Pharmaville – Fire in The Blood Review

Coming to The Showroom for one night only, Fire in the Blood is the tale of pharmaceutical companies, and – suprise! –  the rest of us, screwing over an entire continent and being responsible for millions of deaths. All in the name of profit, isn’t capitalism great?
 
Well, yes, capitalism can be great. I always know when I buy a pint of Guinness that (apart from the water content that most bars can’t seem to fix) it’ll always taste the same, I know that a McDonalds’ burger will always be available (even if they do taste like fried leather) and I always know that corrupt regimes can be outspent into oblivion freeing people from oppression. However, I do expect companies to draw the line between fleecing me and denying lifesaving products from those who couldn’t afford them with a year’s wages.
 
That’s the story of Fire in the Blood, how “Big Pharma” (as they are termed by opponents) used international law and political contributions to block medication that could save lives. The film is a documentary chronicling the 1990s and early 2000s and the actions of these companies and the campaigners working against them.
 
The film features interviews with an Archbishop (Tutu) and a couple of Presidents (Clinton and Mandela), which serves to underline how this isn’t just a film from people with a fringe cause. It’s a story you’re probably aware of, but only from an occasional filler news item. It's been called a revelation and eye opening. I disagree: it’s an enraging film. 
 
It’s only on tonight, and well worth time out of your evening to see. I could write a thousand words about the plot, detailing every interview; however the strength of the film is the experience of it. The quiet pauses to comprehend the massive statistics, each number of which was a life before some suit in a boardroom decided it might hurt the net profit in a few years time, contrasts to the damning testimony of world leaders and notable figures.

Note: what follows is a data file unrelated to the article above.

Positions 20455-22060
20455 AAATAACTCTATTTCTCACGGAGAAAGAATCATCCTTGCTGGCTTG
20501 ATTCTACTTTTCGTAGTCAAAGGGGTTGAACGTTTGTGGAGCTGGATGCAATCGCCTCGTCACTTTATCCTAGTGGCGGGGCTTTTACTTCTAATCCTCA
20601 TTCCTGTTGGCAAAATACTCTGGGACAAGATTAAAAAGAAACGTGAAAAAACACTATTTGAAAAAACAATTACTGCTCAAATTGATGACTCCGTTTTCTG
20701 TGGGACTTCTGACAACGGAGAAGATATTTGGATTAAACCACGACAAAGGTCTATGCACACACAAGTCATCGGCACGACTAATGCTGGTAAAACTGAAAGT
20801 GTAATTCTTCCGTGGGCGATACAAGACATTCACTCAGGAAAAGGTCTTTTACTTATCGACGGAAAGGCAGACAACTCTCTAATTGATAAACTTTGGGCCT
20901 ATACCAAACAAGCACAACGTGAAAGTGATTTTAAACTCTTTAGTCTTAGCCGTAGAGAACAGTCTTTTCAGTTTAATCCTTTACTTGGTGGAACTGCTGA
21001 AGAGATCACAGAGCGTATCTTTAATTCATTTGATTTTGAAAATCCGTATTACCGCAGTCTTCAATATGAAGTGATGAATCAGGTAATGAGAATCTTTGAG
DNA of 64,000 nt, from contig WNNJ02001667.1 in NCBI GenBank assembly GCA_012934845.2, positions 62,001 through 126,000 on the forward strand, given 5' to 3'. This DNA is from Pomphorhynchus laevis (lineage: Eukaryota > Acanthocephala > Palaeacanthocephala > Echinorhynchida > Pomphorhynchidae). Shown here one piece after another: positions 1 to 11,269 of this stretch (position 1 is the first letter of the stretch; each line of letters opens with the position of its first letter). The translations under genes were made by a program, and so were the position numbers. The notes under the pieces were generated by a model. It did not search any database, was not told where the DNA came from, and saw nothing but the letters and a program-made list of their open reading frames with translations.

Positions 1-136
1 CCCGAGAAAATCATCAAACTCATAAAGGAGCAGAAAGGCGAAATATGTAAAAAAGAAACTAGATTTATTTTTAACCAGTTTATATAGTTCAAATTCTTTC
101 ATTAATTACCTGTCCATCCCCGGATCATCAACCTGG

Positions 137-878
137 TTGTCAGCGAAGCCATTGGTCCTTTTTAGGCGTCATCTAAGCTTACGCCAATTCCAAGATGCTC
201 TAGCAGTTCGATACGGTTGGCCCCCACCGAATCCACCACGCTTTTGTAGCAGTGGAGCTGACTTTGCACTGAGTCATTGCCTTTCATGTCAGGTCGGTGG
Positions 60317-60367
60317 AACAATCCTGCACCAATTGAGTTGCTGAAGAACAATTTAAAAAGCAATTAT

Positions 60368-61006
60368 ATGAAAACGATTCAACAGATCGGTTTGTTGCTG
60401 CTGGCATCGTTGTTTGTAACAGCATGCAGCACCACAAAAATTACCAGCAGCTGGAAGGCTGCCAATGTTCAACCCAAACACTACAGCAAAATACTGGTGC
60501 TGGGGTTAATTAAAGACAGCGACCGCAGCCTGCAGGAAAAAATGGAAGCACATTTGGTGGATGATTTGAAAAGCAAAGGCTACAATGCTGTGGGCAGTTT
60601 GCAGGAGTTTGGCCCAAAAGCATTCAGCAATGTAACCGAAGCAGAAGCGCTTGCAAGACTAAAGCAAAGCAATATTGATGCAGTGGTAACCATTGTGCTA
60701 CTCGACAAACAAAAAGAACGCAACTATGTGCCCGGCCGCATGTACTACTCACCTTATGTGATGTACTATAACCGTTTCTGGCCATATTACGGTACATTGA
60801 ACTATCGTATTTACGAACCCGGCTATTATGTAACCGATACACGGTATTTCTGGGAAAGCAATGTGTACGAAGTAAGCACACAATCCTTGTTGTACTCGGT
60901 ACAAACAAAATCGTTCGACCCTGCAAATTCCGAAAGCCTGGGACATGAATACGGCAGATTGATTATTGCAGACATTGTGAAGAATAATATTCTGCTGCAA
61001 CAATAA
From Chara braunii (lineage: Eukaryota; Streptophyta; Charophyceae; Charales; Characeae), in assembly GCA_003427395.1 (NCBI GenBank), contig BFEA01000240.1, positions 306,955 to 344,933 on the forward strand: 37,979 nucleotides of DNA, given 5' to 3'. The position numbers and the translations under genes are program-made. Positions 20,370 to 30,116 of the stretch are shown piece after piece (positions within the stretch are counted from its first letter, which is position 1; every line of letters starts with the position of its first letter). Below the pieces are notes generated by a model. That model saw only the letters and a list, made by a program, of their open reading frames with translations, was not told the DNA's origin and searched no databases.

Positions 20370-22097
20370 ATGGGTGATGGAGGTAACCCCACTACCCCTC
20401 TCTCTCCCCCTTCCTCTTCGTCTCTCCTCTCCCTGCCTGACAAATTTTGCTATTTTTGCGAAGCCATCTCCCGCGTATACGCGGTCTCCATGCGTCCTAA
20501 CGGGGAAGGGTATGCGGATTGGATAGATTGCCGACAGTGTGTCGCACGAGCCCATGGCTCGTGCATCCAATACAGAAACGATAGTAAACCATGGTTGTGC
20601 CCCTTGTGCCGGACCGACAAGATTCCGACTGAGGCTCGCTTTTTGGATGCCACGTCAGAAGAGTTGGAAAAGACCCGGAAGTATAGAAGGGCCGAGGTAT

This is documentary film making as it is supposed to be done. It’s all about the issue, not about box office takings or celebrity, are you listening Michael Moore? In fact the very last screen of the film begs the audience for there not to be a sequel, to fix the problem so there’s no need for a follow-up.
 
For some unknown reason this film has received an 18 rating from the BBFC. I don’t recall any nudity or severe language, so I can only imagine it got this rating because the truth hurts. If it were up to me I’d make this mandatory viewing at secondary schools.
 
Go see it, or don’t bother. The real tragedy of this issue isn’t the millions of people that have died, and it’s not even the millions more that will die; it’s the apathy of those of us living pampered lives. The West Wing has been off the air for nearly a decade, and they did an episode on this. People have been aware of this since I was in school and no-one’s fixed it. While we’ve been buying iPhones and PlayStations, people have been dying, we’ve done nothing as people aware of it and the drugs companies have shored up their control.
 
Fire in the Blood screens tonight at The Showroom at 6pm. More info here. 
 




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